In its latest effort to reach out to supporters in South-east Asia, the Islamic State in Iraq and Syria (ISIS) has posted photos and a video of Malay-speaking children training with weapons.
The footage depicts a group of at least 20 boys studying, praying, eating and undergoing defence and weapons lessons in territory held by the terrorist group.
It comes amid warnings by experts that ISIS is beefing up its external operations wing and courting further support in the region.
“There has been a surge in Indonesian- and Malay-language material posted by ISIS online,” Mr Jasminder Singh, a research analyst at the S. Rajaratnam School of International Studies, told The Straits Times.
“There have been previous videos featuring Arab and Central Asian children, and it is clear they are now reaching out to target supporters in South-east Asia.”
Titled Education In The Caliphate, the video was posted over the weekend by the Malay- language media division of ISIS, as a teaser for a longer piece to be posted later.
Also uploaded are “exclusive” photos of students at the Abdullah Azzam academy, which uses Malay as a medium of instruction and was set up for the children of South-east Asian fighters.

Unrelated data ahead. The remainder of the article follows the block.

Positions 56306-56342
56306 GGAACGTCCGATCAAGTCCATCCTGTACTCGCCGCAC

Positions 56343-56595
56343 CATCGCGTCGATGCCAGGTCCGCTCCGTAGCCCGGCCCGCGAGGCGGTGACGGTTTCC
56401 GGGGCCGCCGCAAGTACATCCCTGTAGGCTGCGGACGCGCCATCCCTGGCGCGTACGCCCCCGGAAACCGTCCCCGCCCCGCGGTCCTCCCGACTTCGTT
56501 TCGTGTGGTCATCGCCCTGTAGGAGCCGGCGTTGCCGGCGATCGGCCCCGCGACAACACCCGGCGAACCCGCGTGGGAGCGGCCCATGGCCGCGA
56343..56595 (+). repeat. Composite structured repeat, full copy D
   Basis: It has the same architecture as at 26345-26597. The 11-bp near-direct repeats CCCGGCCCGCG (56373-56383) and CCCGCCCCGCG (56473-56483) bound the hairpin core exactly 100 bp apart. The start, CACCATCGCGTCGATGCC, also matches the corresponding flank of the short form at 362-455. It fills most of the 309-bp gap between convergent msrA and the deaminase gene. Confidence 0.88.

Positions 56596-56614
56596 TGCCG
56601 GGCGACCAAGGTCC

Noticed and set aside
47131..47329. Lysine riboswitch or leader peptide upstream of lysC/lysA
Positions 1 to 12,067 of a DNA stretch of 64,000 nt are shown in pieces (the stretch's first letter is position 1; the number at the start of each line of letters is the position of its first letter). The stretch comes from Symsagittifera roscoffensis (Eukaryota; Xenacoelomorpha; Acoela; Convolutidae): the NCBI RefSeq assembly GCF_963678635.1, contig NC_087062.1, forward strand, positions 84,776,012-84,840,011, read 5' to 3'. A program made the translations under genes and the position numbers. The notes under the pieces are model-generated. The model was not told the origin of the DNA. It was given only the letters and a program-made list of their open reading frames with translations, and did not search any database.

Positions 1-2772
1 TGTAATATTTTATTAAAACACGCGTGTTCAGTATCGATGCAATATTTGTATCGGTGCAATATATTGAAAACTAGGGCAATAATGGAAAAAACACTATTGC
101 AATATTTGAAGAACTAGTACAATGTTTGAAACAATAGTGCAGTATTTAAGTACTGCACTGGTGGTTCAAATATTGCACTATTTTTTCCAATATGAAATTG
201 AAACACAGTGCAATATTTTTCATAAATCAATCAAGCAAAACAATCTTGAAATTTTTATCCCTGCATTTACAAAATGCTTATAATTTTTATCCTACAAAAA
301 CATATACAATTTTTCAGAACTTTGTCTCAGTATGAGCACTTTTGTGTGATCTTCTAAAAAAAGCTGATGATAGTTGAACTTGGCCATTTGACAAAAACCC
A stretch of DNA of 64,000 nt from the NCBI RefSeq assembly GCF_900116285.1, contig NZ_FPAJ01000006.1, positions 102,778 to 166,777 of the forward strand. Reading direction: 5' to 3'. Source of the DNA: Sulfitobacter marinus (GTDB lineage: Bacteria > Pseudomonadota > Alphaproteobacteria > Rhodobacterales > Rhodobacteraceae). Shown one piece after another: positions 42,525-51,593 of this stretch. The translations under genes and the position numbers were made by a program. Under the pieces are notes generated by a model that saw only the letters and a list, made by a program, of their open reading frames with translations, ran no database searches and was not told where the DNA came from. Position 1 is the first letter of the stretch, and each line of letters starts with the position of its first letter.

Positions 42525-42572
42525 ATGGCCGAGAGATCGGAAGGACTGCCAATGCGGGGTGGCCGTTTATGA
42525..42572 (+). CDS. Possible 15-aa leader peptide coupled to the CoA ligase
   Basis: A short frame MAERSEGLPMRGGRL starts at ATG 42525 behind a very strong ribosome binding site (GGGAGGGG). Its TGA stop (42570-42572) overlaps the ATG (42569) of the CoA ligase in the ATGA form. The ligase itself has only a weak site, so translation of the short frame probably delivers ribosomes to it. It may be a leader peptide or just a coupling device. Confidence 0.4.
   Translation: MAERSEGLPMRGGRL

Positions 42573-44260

Abdullah Azzam was a radical ideologue who mentored Al-Qaeda leader Osama bin Laden.
Analysts say the school indicates that ISIS’ Malay Archipelago Unit, set up last year and called Katibah Nusantara, has grown. The decision to say the school teaches in Bahasa Melayu, rather than Bahasa Indonesia, suggests a defiance of the boundaries of the nation state.
The video is also the first to show children from this region being trained for active combat. An estimated 500 fighters from the region, including southern Thailand, have joined ISIS.
“They want to seek financial support, and to attract Indonesians and Malaysians to migrate to the caliphate,” said analyst Robi Sugara of research outfit Barometer Institute.
The video comes as Turkey said last week it had detained 16 Indonesians trying to cross into Syria, and two weeks after Malaysian police identified two Malaysians in a beheading video.
This month, Deputy Prime Minister Teo Chee Hean told Parliament that returning fighters posed a danger to the region, and self-radicalised individuals may also be influenced by ISIS to carry out attacks in their home countries.
The two-minute video features Indonesian Katibah member Bahrumsyah, who left for Syria last May. Its message is that these children will “finish all oppressors, disbelievers, apostates”, and ends with a child firing a revolver.
Mr Abdul Halim Kader of Muslim group Taman Bacaan said there is a fear that some young people might be influenced by such videos, and educators had to do more to counter their message.
Said Mr Singh: “The message they aim to send is, ‘These children will be the next generation of fighters. You can capture us, kill us, we will regenerate, no matter how hard you try.’ ”